Press Releases

May 28, 2013

AIANY Steps Into Public Policy Arena With Platform for the Future of the City

For immediate release
Press contacts:
Suzanne Offen, 212.889.0808,
Daniel Fox, 212.358.6114,


Growing impact of built environment on daily life
thrusts 156-year-old organization onto policy stage

Read the entire AIANY Platform here.

New York City, May 28, 2013 – With greater evidence on how the built environment impacts our lives, the American Institute of Architects New York Chapter (AIANY) has intensified its efforts to shape public policy. Long known for playing an advisory role to Mayoral administrations, agencies and the City Council, the organization is becoming more vocal. AIANY's major current effort is a 30-point "Platform for the Future of the City" to be considered by candidates running for office in New York this year.

"For our city to maintain its global competitiveness in attracting and retaining talent and business opportunities, elected leaders must envision the shape of the 21st-century metropolis. Quality design of buildings and the public spaces between them increase property values and propels the desire to be here," said Jill N. Lerner, 2013 AIANY chapter president. “New York City needs the values, principles, practical knowledge, and professional expertise of the architect.”

Developed with the specialized knowledge of AIANY’s program committees, “A Platform for the Future of the City” addresses issues at four scales – our buildings, our neighborhoods, our city and our world. The platform identifies the 30 most pressing challenges facing New York’s built environment ranging from streamlining city government approvals and creating affordable housing for an ever growing population to maintaining global competiveness and promoting design internationally as we grow business at home. Some specific policy solutions proposed include creating a new Deputy Mayor post, building at least 100,000 units of housing, utilizing zoning and incentives to continue tech sector growth, promoting active design and making simple changes to support an aging population. Some of the key recommendations are:

Our Buildings
• Create the position of Deputy Mayor of Design & Planning to coordinate municipal agencies toward a goal of greater efficiency.
• Make the NYC Development HUB – which has generated more than a billion dollars in economic activity – permanent.
• Set a goal for at least 100,000 units of housing in the next ten years.
• Reduce parking minimums in new buildings to produce more housing units.
• Build new schools using quality design standards, and fund and retrofit existing schools to make better use of space.
• Utilize zoning and incentives to encourage continued growth of the technology sector and related education.

Our Neighborhoods
• Identify undeveloped areas along rail lines for new development projects.
• Complete partially-funded infrastructure-expansion projects, and commit funds to upgrade new transit systems.
• Create more open space in the communities with the greatest need.
• Encourage well-designed commercial districts that promote mixed-use growth.
• Implement the Vision 2020 Waterfront Plan.

Our City
• Make a series of simple improvements to the urban environment to support an aging population and help seniors to age in place.
• Extend the use of Active Design Guidelines to encourage physical activity to improve the health of New Yorkers.
• Elevate the Office of Long Term Planning & Sustainability Director to that of a Commissioner position to ensure that sustainability remains a top priority.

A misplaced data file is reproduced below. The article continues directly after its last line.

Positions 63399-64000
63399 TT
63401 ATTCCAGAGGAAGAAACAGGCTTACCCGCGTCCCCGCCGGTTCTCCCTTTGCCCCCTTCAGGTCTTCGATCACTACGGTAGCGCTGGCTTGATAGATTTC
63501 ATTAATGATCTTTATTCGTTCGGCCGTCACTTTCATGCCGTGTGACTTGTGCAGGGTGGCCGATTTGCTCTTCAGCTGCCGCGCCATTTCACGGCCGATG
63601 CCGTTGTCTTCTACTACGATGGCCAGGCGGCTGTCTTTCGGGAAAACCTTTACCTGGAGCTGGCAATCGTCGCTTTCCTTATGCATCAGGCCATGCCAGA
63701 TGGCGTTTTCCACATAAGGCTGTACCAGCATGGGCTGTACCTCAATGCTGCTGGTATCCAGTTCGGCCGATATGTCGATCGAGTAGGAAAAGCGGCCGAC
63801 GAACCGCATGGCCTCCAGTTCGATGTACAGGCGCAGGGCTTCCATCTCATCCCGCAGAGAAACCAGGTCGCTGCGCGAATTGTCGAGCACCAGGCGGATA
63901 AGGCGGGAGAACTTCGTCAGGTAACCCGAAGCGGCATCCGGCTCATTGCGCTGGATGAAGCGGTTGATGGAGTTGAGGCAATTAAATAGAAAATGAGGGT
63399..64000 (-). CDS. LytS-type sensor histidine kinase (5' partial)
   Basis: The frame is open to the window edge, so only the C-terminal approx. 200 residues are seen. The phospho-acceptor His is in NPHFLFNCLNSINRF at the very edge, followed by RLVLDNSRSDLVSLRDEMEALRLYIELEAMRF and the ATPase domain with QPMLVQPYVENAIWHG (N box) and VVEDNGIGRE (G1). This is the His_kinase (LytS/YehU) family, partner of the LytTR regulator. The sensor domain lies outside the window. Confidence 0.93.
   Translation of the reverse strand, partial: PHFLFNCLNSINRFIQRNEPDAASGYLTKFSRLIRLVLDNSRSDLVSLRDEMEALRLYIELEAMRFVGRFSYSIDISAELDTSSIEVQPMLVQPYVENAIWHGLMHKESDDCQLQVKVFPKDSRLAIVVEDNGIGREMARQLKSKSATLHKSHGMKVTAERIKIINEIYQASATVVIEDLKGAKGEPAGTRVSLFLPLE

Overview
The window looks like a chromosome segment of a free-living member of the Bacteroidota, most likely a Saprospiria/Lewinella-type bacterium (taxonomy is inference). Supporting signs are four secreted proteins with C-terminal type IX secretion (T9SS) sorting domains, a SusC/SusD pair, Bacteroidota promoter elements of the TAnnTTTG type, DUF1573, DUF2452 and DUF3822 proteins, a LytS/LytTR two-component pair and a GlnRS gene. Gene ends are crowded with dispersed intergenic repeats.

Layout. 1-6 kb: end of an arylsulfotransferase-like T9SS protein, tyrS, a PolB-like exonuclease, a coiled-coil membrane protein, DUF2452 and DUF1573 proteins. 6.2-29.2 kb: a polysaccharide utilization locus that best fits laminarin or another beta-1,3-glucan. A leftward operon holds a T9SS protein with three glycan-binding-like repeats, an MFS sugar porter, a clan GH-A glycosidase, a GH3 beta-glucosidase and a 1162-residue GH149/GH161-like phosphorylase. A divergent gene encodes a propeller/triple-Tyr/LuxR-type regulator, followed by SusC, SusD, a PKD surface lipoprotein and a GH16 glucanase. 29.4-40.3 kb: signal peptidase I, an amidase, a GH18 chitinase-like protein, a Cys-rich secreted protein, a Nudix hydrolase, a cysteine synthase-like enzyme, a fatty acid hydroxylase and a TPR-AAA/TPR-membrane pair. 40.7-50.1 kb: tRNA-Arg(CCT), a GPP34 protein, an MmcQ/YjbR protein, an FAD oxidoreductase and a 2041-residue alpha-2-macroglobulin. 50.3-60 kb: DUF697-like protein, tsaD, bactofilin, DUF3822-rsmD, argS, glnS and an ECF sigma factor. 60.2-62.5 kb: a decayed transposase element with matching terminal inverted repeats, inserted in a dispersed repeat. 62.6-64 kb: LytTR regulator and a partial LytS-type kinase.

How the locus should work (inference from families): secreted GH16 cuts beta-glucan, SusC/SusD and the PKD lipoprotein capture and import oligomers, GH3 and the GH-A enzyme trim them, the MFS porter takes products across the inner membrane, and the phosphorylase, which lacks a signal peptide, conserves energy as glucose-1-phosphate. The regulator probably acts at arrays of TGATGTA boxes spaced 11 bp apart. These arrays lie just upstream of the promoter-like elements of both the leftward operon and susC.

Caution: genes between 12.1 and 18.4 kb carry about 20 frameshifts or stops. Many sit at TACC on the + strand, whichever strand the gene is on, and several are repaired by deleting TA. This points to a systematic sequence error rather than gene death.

• Require all new buildings to be built with new risk adverse zoning and construction standards.
• Prioritize passing the remaining Green Codes Task Force Recommendations.

Our World
• Lobby the Federal government to create legislation that would allow international architecture students and architects to come and stay in the United States and practice.
• Encourage and foster innovation and design excellence in all buildings.

"There is greater evidence now, more than ever before, that architecture and design play a significant role in the everyday life of all New Yorkers – from where and how we live and work, to the way we enjoy free time, teach our children, care for the elderly, and get around town. Our goal is to assert that design matters and that architectural excellence can positively transform lives,” said Rick Bell, AIANY executive director. “Using ‘A Platform for the Future of the City’ as a blueprint, we seek to engage civic and government leaders, along with the public, in a dialogue about making our neighborhoods and buildings models for the nation and the world.”

The Center for Architecture brings “A Platform for the Future of the City” to life and encourages public discussion as part of an exhibition running from May 11 to June 29. Titled “Future of the City”—presented in correlation to NYCxDESIGN, the city’s design week-- this exhibition documents AIANY’s thinking on issues facing New York’s built environment by demonstrating architects’ values, expertise, and practical knowledge.

"A Platform for the Future of the City" can be viewed here.

About the AIA New York Chapter
Founded in 1857, AIA New York is the oldest and largest chapter of the American Institute of Architects, with almost 5,000 architects, allied professionals, students and public members. AIANY is dedicated to three goals: design excellence, public outreach and professional development, and towards these aims, AIANY runs the Center for Architecture, a storefront exhibition space in Greenwich Village, sponsors public programs, publishes a magazine, and works with its charitable affiliate, the Center for Architecture Foundation, to provide scholarship and educational opportunities. For more information on AIANY, please visit

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